This week’s list focuses on comics in 2000 to 2010 and one event that’s not so much a comic but important none the less. Let’s face it, it was a good decade. Some of the best work in quite a while came from the comic industry during this time and the crash of the 90’s finally started to show signs of improvements as the movies pushed comic books to new heights.
I’ve always been an Avengers fan and this was one of the best times to be one. The Scarlet Witch once had children with an android, the Vision. They were actually created with her powers. Their souls were used from the villain Master Pandemonium. As a result of this story line, the twins ceased to exist and it became a dark secret for the Avengers. The Wasp has a slip of the tongue in casual conversation with Wanda which sends her off the deep end. The result is Hawkeye being killed in action, Scott Lang (Antman) killed by a reanimated Jack of Hearts, and the Vision being destroyed as he was split in two by She-Hulk. Needless to say, emotions were running high. With some help of Doctor Strange the Scarlet Witch is put under control and sent off to Genosha to hang with her father Magneto. This also resulted in the disbanding of the Earth’s Mightiest Heroes, bringing in some characters not usually associated with the team.
It can be seen that the Scarlet Witch is one of the single most powerful heroes/mutants on the planet. Make her even more crazy then she already is and you have a problem. As a result of the Avengers Disassembled events, the X-Men and the remaining Avengers decide she’s too powerful to live. The only one having a problem with this was her brother Quicksilver. Quicksilver has always been a jerk in the Marvel Universe when it comes to trying to protect Wanda. He rushes to help her and she snaps. The Scarlet Witch alters the reality of the Marvel Universe. The mutants are now the ruling class with Magneto ruling. The only one who knows the difference is Wolverine and Layla Miller. Layla is a child with a special gift and the only who can overthrow Magneto. With every story there’s conflict and Magneto chooses mutants over his daughter. The Scarlet Witch rights the universe with three small words: NO MORE MUTANTS. Ninety nine percent of the planetary mutant population is de-powered and the Marvel Universe is righted.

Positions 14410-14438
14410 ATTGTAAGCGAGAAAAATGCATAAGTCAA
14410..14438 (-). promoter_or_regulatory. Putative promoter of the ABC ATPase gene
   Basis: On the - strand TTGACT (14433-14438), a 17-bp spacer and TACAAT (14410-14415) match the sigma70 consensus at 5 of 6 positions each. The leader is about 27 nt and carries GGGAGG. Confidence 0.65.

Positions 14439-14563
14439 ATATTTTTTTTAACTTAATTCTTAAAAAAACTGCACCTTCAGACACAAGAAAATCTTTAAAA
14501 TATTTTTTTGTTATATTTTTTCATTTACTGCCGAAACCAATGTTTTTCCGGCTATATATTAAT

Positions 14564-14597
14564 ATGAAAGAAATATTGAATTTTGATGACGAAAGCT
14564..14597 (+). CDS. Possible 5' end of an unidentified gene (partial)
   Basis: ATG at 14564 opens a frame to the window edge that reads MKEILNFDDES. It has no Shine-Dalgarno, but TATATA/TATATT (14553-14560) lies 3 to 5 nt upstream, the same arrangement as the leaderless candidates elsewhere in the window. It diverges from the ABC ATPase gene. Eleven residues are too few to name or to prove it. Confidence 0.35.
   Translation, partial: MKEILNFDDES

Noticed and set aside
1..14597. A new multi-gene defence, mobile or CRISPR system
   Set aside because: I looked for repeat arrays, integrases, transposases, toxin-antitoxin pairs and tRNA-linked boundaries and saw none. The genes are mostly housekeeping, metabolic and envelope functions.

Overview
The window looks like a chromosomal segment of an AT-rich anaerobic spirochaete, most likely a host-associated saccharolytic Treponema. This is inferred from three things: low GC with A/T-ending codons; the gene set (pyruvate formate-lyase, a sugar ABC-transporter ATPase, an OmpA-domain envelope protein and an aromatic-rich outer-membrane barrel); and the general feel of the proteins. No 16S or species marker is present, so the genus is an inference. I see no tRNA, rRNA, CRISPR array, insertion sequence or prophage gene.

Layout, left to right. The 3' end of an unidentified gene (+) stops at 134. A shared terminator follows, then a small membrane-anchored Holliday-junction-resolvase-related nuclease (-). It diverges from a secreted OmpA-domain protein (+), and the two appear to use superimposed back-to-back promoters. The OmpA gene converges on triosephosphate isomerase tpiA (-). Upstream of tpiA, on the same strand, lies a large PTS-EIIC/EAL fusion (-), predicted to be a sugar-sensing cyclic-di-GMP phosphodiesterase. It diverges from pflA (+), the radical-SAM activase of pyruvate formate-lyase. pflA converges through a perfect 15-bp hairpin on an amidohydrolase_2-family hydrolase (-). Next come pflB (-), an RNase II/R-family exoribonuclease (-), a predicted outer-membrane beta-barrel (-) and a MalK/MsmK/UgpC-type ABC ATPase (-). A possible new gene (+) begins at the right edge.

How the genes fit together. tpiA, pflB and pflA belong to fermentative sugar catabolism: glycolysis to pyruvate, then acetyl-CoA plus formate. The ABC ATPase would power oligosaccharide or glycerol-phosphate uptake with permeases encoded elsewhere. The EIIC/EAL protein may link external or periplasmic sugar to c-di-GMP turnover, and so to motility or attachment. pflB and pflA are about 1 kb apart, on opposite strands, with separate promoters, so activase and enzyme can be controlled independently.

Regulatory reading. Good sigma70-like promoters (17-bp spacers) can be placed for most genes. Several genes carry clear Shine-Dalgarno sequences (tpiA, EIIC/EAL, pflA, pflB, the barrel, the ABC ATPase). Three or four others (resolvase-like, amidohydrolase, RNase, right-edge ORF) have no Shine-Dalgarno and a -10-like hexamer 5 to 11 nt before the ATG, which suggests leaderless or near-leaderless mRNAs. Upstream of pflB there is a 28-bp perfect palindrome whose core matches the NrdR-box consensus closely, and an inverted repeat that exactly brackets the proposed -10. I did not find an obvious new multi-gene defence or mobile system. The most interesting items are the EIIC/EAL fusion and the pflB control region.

In the DC Universe the word Crisis is normally a good thing. Example: Crisis on Infinite Earths. Now the Identity Crisis was a different matter all together. It starts out like a murder mystery with Sue Dibny being brutally murdered. Sue happens to be the wife, Ralph Dibny or The Elongated Man. The story is a Justice League story with a little re-writing of history. Apparently sometime in the past, Dr Light had attacked the JLA satellite. Instead of finding the League, he discovers Sue. Instead of doing something predictable and capturing her to use as bait Dr Light, he rapes her. Most DC comics had never really dealt with such a harsh subject manner. It was shocking to my reading eyes. The League discovers this and votes to have Zatanna mind wipe Dr Light. The beauty of the story here is the conflict that the characters have: are they heroes or judges? It tends to cloud the issue of their moral code. The story was 7 issues and dissolved a lot of friendships. I won’t give away the ending but another character in the DC Universe was killed in the process.
Believe it or not The Walking Dead was not a show first. In 2003 Robert Kirkman and Co made a brilliant comic book series about the apocalypse. If you’ve only seen the show, you haven’t seen anything yet. The comic torments the characters ten fold more. It is the root of the unpredictable deaths that the show unleashes on the view public every week. If you think there are some brutal things on the show, just wait until you flip through the comic book and watch Michonne dig out the Governor’s eye with a spoon, a spoon she eventually heats and shoves where the sun don’t shine. What makes the comic just as interesting is the fact that it is an independent of the show. Kirkman has said he knows the end of the book if it ends. It’s in gritty black and white where you can still feel the blood floor and horror of the Walking Dead and Living alike. Remember don’t say the Z word.
6. Planet Hulk/ World War Hulk